I look forward to your reply.

Ian Sinclair

From : Dave Betts
Sent : 23 December 2004 16:01:19
To : "Ian Sinclair"
Subject : RE: Possible breach of BBC guidelines in last night’s Look East.

Mr Sinclair,

Thank you for your reply.

We called the forces ‘peacekeeping forces’ because that is their official title, bestowed on them by our elected government. You and I may not like that fact – but I am afraid it IS a fact. I am confident that our viewers are able to reach their own conclusions as to the rights and wrongs of the situation in Iraq.

Dave

From: Ian Sinclair
Sent: 23 December 2004 16:32
To: Dave Betts
Cc: Tim Bishop
Subject: RE: Possible breach of BBC guidelines in last night’s Look East.

Mr Betts,

Thank you for your second reply.

I find it astonishing that you are happy to unquestionably use the Government’s ‘official’ definition on a supposedly independent news programme. The veteran US journalist David E Hendrix notes "Reporting a spokesman’s comments is not reporting; it’s becoming the spokesman’s spokesman." (‘Coal Mine Canaries’, Hendrix, in ‘Into The Buzzsaw’, edited by Kristina Borjesson, Prometheus Books, 2002, p.172)

My question refers to your use of terminology and therefore you statement that "viewers are able to reach their own conclusions as to the rights and wrongs of the situation in Iraq" is completely irrelevant. As is your statement "You and I may not like that fact". The term "peacekeeping duties" is a value judgement (made by the Government and the BBC), however my example of the soldiers being "on active duty in Iraq" is far more impartial, precise and factual.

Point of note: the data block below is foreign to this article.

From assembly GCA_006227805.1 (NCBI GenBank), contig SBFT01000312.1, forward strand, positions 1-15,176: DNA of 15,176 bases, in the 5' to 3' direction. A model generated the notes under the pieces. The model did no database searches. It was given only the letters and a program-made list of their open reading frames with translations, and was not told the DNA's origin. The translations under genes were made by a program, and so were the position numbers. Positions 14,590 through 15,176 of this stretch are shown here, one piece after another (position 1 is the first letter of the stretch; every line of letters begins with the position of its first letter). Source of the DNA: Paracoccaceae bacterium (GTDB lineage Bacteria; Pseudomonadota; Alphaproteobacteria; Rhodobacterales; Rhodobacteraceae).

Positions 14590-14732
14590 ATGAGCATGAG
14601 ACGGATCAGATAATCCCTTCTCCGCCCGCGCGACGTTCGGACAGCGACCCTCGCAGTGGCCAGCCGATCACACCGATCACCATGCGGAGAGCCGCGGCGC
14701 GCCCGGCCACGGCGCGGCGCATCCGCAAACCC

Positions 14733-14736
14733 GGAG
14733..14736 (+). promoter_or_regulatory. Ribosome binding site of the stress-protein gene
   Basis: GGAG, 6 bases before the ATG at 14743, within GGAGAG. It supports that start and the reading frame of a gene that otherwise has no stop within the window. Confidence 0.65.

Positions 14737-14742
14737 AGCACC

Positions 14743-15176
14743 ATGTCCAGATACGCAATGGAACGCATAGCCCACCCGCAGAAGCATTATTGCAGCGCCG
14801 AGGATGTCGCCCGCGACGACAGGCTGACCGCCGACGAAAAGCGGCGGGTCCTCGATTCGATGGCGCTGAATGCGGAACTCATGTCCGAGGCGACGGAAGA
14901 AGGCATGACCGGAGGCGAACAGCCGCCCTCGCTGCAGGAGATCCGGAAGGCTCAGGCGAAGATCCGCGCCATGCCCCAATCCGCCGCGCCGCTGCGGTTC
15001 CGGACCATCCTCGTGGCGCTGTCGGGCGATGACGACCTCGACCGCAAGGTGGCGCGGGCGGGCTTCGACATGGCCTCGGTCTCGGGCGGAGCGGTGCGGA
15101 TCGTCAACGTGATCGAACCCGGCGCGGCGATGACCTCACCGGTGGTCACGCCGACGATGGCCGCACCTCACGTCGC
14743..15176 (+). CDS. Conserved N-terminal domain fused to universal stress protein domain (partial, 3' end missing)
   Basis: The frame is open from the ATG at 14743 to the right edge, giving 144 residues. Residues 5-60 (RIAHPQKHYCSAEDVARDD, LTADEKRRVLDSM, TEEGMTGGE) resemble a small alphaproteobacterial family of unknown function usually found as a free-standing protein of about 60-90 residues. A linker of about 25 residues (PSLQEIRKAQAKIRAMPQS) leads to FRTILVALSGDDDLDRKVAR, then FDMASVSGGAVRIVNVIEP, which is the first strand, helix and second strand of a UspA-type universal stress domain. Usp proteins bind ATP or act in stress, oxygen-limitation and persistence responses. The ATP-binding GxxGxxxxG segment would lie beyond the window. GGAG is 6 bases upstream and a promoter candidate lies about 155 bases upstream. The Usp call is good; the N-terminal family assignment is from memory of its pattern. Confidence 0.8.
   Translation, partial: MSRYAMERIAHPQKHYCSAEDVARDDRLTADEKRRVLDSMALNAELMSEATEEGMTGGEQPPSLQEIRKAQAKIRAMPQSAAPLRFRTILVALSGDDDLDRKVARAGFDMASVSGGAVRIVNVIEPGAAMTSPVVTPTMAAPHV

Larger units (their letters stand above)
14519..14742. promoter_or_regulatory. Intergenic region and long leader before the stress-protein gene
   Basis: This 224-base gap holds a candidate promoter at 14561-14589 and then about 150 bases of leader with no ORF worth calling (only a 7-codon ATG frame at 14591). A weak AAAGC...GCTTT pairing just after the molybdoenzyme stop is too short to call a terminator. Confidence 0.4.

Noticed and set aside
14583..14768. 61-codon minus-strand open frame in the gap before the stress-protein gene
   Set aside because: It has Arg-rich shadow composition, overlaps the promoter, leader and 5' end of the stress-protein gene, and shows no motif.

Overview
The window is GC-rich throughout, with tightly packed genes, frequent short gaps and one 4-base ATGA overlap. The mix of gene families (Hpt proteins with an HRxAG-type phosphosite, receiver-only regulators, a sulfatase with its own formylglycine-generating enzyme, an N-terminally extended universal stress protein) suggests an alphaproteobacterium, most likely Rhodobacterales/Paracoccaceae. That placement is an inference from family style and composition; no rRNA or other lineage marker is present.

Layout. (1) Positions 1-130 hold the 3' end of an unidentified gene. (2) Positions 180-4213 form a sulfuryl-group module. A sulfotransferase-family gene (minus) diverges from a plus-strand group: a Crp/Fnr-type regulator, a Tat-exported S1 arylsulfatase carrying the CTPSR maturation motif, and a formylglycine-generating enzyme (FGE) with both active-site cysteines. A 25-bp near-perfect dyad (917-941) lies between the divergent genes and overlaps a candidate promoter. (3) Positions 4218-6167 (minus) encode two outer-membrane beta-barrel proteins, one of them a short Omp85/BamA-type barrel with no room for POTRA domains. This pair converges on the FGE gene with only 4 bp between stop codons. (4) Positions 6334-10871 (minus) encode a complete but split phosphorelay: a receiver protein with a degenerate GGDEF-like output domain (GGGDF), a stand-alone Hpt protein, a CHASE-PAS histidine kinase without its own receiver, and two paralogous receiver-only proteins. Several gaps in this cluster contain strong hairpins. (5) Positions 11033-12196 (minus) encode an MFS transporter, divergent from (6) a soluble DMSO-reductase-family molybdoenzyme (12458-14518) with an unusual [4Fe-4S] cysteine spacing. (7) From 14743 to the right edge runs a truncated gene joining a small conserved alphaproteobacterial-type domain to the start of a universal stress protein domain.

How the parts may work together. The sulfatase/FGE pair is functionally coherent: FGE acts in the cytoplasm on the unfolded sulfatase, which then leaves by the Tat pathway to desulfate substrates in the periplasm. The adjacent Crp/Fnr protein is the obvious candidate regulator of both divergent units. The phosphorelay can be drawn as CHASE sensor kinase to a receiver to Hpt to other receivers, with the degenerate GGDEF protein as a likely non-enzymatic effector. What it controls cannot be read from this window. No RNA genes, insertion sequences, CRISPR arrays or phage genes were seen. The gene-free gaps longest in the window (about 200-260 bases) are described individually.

Could you please direct me to a higher authority (your line manager), as your reply is wholly inadequate.

Ian Sinclair

From : Dave Betts
Sent : 24 December 2004 17:20:07
To : "Ian Sinclair"
CC : "Dave Betts"
Subject : RE: Possible breach of BBC guidelines in last night’s Look East.

Mr Sinclair,

Sorry for the delay – for some reason your email has only just arrived in my inbox.

Hendrix’s quote is a favourite of mine. But I struggle to understand its relevance to what we are talking about. He refers to ‘a spokesman’s comments.’ We are not discussing a ‘spokesman,’ or indeed a ‘value judgement.’ We are talking about an official title used by the elected government.

Of course the BBC has – and will no doubt continue to do – questioned the use of the pharase ‘peacekeeping forces’ in our numerous programmes about Iraq. We have spoken to many different people with many different opinions. In a short news item on a regional news programme it is simply impossible to go over all this ground again. But I seriously doubt whether there is a single member of the public that is not aware of the debate.

If you want to take this matter further, here’s the website link for the BBC’s Programme Complaint Unit: http://www.bbc.co.uk/info/contactus/serious.shtml

I am back in the office on Jan 4 if you would like to talk more. In the meantime, feel free to publish this email on your website.

Dave